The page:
Longman Dictionary of Contemporary English homepage

Date: 1600-1700
Origin: Perhaps from a Scandinavian language

nudge

verb
     
nudge
1 [transitive] to push someone gently, usually with your elbow, in order to get their attention:
Jill nudged him in the ribs.
2 [transitive always + adverb/preposition] to move something or someone a short distance by gently pushing:
She nudged the glass towards me.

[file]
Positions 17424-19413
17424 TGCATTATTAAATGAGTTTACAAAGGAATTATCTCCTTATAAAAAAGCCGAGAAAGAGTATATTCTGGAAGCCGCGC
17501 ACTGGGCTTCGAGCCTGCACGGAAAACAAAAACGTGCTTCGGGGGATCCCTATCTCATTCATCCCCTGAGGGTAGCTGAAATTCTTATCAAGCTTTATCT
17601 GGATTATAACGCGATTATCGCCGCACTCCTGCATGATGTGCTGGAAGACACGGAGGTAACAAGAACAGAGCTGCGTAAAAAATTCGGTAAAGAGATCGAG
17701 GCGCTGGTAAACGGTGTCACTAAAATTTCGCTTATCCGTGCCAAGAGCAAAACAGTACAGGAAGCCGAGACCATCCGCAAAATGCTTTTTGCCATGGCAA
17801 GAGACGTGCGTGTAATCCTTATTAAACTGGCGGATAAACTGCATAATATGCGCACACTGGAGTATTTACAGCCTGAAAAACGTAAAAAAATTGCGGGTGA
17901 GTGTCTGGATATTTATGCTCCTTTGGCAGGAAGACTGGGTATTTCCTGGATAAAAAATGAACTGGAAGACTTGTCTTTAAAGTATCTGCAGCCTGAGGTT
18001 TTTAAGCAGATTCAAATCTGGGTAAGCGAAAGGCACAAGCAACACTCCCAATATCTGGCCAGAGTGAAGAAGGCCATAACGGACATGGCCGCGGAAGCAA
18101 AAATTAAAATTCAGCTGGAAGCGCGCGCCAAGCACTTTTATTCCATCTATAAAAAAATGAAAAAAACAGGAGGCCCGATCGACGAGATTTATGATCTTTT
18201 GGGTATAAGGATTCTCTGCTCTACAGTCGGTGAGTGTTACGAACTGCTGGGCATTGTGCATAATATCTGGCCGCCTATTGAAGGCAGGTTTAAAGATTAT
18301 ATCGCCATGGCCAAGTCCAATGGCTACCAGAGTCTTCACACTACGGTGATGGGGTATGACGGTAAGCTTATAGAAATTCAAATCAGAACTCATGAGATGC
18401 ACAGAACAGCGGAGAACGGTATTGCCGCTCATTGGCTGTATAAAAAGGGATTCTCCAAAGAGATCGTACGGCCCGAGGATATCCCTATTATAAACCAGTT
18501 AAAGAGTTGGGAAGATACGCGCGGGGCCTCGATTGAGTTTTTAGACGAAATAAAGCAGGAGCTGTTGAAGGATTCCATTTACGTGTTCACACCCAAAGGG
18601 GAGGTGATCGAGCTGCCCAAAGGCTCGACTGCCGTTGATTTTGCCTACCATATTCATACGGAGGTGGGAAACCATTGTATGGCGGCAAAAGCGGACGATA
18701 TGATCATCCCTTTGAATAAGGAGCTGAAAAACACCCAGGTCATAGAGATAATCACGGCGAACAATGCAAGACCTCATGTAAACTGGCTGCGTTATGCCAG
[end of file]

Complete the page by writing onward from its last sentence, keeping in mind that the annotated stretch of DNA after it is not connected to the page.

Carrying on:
David nudged me out of the way.
3 [intransitive always + adverb/preposition] to move forward slowly by pushing gently
nudge your way to/through etc (something)
I started to nudge my way to the front of the crowd.
4 [transitive always + adverb/preposition] to gently persuade or encourage someone to take a particular decision or action
nudge somebody into/towards something
We're trying to nudge them towards a practical solution.
5 [transitive] to almost reach a particular level or amount:
Outside the temperature was nudging 30 degrees Celsius.
nudge noun [countable]
Hannah gave me a gentle nudge.

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